The U.S. Food and Drug Administration should have demanded adequate, controlled studies with long-term follow up, and made data publicly available, before granting full approval to COVID-19 vaccines, says British Medical Journal Associate Editor Peter Doshi.
EDITOR’S NOTE: This analysis was published Monday before the U.S. Food and Drug Administration announced it had granted full approval to Pfizer’s COVID vaccine. The information in this piece provides insightful arguments for why the FDA should not have rushed to license Pfizer’s COVID vaccine.
On July 28, Pfizer and BioNTech posted updated results for their ongoing phase 3 COVID-19 vaccine trial. The preprint came almost a year to the day after the historical trial commenced, and nearly four months since the companies announced vaccine efficacy estimates “up to six months.”
But you won’t find 10 month follow-up data here. While the preprint is new, the results it contains aren’t particularly up to date. In fact, the paper is based on the same data cut-off date (March 13, 2021) as the April 1 press release, and its topline efficacy result is identical: 91.3% (95% CI 89.0 to 93.2) vaccine efficacy against symptomatic COVID-19 through “up to six months of follow-up.”
The 20 page preprint matters because it represents the most detailed public account of the pivotal trial data Pfizer submitted in pursuit of the world’s first “full approval” of a coronavirus vaccine from the U.S. Food and Drug Administration. It deserves careful scrutiny.
The elephant named “waning immunity”
Whatever one thinks about the “95% effective” claims (my thoughts are here), even the most enthusiastic commentators have acknowledged that measuring vaccine efficacy two months after dosing says little about just how long vaccine-induced immunity will last. “We’re going to be looking very intently at the durability of protection,” Pfizer senior vice president William Gruber, an author on the recent preprint, told the FDA’s advisory committee last December.
The concern, of course, was decreased efficacy over time. “Waning immunity” is a known problem for influenza vaccines, with some studies showing near zero effectiveness after just three months, meaning a vaccine taken early may ultimately provide no protection by the time “flu season” arrives some months later.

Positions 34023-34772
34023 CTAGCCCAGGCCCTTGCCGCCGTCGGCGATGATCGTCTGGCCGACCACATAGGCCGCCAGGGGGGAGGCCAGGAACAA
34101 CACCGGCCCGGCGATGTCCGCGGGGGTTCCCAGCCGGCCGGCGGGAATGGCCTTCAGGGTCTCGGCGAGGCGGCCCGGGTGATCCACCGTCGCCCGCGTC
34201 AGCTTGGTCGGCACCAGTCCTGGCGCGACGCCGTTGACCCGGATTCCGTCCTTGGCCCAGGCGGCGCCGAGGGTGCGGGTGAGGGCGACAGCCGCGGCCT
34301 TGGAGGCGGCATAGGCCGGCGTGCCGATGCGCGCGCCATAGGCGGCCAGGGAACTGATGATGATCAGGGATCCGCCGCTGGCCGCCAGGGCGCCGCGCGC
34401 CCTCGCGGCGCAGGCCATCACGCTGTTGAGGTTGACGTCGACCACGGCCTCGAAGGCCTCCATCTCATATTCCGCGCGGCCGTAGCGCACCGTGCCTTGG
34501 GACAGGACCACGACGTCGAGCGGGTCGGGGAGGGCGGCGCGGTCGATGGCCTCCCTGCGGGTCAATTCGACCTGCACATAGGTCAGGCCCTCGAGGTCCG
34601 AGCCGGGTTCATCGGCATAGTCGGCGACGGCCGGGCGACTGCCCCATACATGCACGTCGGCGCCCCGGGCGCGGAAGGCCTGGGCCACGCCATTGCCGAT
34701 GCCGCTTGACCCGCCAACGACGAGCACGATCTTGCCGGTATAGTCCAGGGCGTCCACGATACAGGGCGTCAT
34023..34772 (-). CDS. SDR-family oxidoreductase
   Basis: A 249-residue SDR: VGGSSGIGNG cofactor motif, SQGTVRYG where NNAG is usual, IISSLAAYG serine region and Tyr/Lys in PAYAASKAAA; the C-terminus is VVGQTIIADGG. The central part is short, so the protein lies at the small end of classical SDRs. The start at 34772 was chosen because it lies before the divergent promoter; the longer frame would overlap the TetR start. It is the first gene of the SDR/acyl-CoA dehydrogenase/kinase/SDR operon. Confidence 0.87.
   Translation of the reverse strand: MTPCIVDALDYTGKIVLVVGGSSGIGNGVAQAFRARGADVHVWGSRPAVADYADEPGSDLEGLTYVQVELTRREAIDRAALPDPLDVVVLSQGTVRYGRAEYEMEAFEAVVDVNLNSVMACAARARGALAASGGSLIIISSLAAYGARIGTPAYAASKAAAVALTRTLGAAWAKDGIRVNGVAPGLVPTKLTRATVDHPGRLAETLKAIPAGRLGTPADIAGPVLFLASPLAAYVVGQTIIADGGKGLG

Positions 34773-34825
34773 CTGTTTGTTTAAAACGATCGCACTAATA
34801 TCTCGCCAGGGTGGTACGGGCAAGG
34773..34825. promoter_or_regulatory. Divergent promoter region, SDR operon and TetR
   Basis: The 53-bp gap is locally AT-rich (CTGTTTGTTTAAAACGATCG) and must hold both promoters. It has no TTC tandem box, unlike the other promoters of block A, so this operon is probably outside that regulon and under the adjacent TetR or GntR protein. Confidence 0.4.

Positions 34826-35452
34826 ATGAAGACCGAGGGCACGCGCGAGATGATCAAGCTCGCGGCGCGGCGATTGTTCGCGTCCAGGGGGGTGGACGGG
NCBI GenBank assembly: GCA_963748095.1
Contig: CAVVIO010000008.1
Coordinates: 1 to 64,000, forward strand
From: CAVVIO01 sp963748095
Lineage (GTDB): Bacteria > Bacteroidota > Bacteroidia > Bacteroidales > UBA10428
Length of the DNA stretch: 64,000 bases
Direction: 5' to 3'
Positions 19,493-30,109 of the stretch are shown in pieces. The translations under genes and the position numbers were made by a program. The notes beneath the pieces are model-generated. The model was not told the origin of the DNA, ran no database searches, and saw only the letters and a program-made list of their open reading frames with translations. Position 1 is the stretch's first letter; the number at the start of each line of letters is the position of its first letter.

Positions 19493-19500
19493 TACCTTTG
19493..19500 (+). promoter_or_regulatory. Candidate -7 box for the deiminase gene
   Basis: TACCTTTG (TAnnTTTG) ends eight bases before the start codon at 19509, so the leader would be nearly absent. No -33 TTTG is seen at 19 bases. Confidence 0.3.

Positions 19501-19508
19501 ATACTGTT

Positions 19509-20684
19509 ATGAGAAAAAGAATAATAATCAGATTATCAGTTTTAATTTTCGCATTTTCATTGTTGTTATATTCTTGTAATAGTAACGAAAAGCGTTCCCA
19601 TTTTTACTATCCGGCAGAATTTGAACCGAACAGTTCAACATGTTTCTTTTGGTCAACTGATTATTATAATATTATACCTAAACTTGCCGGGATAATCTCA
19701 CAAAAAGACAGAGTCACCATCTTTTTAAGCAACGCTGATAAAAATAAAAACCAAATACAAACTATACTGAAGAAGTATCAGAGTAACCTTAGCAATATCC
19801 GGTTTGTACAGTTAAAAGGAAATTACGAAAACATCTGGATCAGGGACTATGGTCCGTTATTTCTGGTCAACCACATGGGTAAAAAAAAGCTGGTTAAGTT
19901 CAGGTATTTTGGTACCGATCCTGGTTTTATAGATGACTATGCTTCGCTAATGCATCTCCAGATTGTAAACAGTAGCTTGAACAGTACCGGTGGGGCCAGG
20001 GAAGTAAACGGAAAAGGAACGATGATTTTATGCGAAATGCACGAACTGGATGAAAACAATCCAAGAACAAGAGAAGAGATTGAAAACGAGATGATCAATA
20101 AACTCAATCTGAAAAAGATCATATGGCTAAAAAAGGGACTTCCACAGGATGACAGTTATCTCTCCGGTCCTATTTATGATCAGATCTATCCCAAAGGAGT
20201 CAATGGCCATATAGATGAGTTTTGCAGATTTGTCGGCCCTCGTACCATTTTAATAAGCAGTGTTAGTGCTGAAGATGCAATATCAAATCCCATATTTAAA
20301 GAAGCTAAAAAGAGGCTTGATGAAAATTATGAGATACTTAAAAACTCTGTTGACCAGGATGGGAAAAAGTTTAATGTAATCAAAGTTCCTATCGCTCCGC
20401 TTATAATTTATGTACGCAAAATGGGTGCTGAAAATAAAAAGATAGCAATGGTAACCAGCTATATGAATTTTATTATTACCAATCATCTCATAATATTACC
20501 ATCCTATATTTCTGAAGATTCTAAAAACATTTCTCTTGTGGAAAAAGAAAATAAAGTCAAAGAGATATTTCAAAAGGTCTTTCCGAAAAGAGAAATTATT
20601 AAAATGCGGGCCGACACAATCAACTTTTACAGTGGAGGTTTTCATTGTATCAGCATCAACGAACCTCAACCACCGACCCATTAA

If vaccine efficacy wanes over time, the crucial question becomes what level of effectiveness will the vaccine provide when a person is actually exposed to the virus? Unlike COVID vaccines, influenza vaccine performance has always been judged over a full season, not a couple months.
And so the recent reports from Israel’s Ministry of Health caught my eye. In early July, they reported that efficacy against infection and symptomatic disease “fell to 64%.” By late July it had fallen to 39% where Delta is the dominant strain. This is very low. For context, the FDA’s expectation is of “at least 50%” efficacy for any approvable vaccine.
Now Israel, which almost exclusively used Pfizer vaccine, has begun administering a third “booster” dose to all adults over 40. And starting September 20, the U.S. plans to follow suit for all “fully vaccinated” adults eight months past their second dose.
Delta may not be responsible
Enter Pfizer’s preprint. As an RCT reporting “up to six months of follow-up,” it is notable that evidence of waning immunity was already visible in the data by the March 13 data cut-off.
“From its peak post-dose 2,” the study authors write, “observed VE [vaccine efficacy] declined.” From 96% to 90% (from two months to <4 months), then to 84% (95% CI 75 to 90) “from four months to the data cut-off,” which, by my calculation (see footnote at the end of the piece), was about one month later.
But although this additional information was available to Pfizer in April, it was not published until the end of July
Waning efficacy has the potential to be far more than a minor inconvenience — it can dramatically change the risk-benefit calculus. And whatever its cause — intrinsic properties of the vaccine, the circulation of new variants, some combination of the two, or something else — the bottom line is that vaccines need to be effective.
Until new clinical trials demonstrate that boosters increase efficacy above 50%, without increasing serious adverse events, it is unclear whether the 2-dose series would even meet the FDA’s approval standard at six or nine months.